Gender and line size factors modulate the deviations of the subjective visual vertical induced by head tilt

Department of Psychology, University of Lille, Laboratory of Functional Neurosciences and Pathology EA4559, 4 rue du Barreau, Villeneuve d'Ascq, 59653, France.
BMC Neuroscience (Impact Factor: 2.67). 03/2012; 13(1):28. DOI: 10.1186/1471-2202-13-28
Source: PubMed


The subjective visual vertical (SVV, the visual estimation of gravitational direction) is commonly considered as an indicator of the sense of orientation. The present study examined the impact of two methodological factors (the angle size of the stimulus and the participant's gender) on deviations of the SVV caused by head tilt. Forty healthy participants (20 men and 20 women) were asked to make visual vertical adjustments of a light bar with their head held vertically or roll-tilted by 30° to the left or to the right. Line angle sizes of 0.95° and 18.92° were presented.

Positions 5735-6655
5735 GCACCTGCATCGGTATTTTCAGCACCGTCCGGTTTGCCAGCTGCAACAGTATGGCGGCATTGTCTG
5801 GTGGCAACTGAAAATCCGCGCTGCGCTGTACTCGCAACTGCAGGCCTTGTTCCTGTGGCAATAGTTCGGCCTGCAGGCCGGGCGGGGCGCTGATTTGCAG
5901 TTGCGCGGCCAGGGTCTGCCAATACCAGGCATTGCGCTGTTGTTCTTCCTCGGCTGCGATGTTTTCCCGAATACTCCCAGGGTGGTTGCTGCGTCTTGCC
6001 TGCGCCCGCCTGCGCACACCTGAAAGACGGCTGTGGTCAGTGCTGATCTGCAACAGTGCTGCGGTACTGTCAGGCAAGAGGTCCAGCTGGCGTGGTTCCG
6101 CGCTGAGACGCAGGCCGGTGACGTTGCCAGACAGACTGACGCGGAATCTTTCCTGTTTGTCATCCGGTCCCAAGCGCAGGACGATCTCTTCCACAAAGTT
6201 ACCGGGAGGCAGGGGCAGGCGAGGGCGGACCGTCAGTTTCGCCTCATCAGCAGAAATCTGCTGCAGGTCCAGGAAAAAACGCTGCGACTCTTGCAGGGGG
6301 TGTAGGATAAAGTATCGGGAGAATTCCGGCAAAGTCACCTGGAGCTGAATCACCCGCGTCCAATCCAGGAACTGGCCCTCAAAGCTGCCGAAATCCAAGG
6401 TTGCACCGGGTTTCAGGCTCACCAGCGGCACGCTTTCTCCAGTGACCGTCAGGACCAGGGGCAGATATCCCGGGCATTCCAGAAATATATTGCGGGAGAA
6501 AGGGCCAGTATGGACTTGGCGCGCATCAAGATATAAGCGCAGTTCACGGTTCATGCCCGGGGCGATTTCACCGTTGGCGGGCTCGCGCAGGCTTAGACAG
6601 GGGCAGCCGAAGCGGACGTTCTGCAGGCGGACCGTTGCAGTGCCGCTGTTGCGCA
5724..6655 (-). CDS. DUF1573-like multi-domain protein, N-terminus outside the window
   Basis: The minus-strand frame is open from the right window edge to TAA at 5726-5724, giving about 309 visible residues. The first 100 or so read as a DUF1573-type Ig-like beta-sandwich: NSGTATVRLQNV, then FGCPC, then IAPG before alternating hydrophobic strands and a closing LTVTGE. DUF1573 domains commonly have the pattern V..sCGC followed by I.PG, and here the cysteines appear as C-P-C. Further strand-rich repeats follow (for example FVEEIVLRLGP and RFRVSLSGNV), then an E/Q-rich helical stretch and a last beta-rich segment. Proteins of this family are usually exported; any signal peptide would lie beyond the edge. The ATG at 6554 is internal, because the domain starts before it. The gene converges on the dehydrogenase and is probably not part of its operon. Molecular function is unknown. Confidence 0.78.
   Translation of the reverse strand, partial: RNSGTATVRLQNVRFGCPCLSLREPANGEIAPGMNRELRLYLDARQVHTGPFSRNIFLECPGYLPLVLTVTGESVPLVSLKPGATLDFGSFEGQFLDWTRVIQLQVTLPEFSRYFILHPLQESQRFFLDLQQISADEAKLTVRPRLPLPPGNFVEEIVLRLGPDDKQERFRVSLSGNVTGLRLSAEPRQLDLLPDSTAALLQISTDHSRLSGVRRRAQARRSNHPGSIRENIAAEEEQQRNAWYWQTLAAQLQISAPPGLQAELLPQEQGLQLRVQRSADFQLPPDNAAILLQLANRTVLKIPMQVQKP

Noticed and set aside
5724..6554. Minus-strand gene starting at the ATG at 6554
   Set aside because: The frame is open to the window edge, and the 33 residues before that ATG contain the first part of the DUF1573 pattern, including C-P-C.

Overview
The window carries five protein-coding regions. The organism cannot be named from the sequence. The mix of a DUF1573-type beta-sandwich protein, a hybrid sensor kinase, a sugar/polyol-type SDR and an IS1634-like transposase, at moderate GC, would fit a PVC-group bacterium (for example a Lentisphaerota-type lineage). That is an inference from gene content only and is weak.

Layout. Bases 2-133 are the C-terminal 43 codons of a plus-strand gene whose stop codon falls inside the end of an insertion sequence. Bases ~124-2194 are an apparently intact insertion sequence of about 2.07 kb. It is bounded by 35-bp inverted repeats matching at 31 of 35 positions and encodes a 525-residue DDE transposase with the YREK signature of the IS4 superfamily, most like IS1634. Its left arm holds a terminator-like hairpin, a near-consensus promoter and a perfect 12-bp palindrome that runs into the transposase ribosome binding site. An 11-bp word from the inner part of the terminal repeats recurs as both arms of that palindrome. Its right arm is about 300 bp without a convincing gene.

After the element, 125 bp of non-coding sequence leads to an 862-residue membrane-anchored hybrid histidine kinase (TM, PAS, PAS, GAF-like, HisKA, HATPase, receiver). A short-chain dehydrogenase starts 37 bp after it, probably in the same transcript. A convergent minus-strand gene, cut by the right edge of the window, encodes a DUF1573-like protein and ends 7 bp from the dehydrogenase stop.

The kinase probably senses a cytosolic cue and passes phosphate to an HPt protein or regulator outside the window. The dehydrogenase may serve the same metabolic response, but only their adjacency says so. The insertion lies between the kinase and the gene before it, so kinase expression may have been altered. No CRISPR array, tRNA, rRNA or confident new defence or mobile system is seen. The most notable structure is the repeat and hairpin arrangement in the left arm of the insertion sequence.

The SVV tended to move in the direction of head tilt in women but away from the direction of head tilt in men. Moreover, the head-tilt effect was also modulated by the stimulus' angle size. The large angle size led to deviations in the direction of head-tilt, whereas the small angle size had the opposite effect.
Our results showed that gender and line angle size have an impact on the evaluation of the SVV. These findings must be taken into account in the growing body of research that uses the SVV paradigm in disease settings. Moreover, this methodological issue may explain (at least in part) the discrepancies found in the literature on the head-tilt effect.

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    • "Indeed, the integration of tactile, proprioceptive, visual and vestibular information is required for the development of an allocentric reference frame that enables spatial orientation constancy [31]–[33]. The adjustment of a bar to match the subjective vertical (SV) is a frequently used, simple and effective method of measuring spatial orientation constancy [34]. "
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